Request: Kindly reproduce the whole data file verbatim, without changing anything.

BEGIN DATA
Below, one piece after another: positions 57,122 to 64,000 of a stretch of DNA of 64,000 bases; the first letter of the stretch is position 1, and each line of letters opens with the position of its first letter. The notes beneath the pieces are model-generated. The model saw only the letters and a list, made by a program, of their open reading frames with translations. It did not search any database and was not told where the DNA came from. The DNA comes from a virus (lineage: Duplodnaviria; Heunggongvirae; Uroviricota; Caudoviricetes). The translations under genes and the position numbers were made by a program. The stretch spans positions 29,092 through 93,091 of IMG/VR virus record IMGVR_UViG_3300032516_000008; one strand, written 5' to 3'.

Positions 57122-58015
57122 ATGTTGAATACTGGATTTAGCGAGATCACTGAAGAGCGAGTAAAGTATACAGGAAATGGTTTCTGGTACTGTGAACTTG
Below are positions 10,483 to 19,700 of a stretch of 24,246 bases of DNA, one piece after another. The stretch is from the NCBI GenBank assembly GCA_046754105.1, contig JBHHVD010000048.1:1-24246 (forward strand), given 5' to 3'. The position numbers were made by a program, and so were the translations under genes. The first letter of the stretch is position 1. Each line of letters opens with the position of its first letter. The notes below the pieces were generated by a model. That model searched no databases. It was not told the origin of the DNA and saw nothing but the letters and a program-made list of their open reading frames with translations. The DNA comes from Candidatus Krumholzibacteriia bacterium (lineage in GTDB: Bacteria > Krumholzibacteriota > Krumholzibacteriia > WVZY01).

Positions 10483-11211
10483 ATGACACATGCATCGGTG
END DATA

Below, one piece after another: positions 57,122 to 64,000 of a stretch of DNA of 64,000 bases; the first letter of the stretch is position 1, and each line of letters opens with the position of its first letter. The notes beneath the pieces are model-generated. The model saw only the letters and a list, made by a program, of their open reading frames with translations. It did not search any database and was not told where the DNA came from. The DNA comes from a virus (lineage: Duplodnaviria; Heunggongvirae; Uroviricota; Caudoviricetes). The translations under genes and the position numbers were made by a program. The stretch spans positions 29,092 through 93,091 of IMG/VR virus record IMGVR_UViG_3300032516_000008; one strand, written 5' to 3'.

Positions 57122-58015
57122 ATGTTGAATACTGGATTTAGCGAGATCACTGAAGAGCGAGTAAAGTATACAGGAAATGGTTTCTGGTACTGTGAACTTG
Below are positions 10,483 to 19,700 of a stretch of 24,246 bases of DNA, one piece after another. The stretch is from the NCBI GenBank assembly GCA_046754105.1, contig JBHHVD010000048.1:1-24246 (forward strand), given 5' to 3'. The position numbers were made by a program, and so were the translations under genes. The first letter of the stretch is position 1. Each line of letters opens with the position of its first letter. The notes below the pieces were generated by a model. That model searched no databases. It was not told the origin of the DNA and saw nothing but the letters and a program-made list of their open reading frames with translations. The DNA comes from Candidatus Krumholzibacteriia bacterium (lineage in GTDB: Bacteria > Krumholzibacteriota > Krumholzibacteriia > WVZY01).

Positions 10483-11211
10483 ATGACACATGCATCGGTG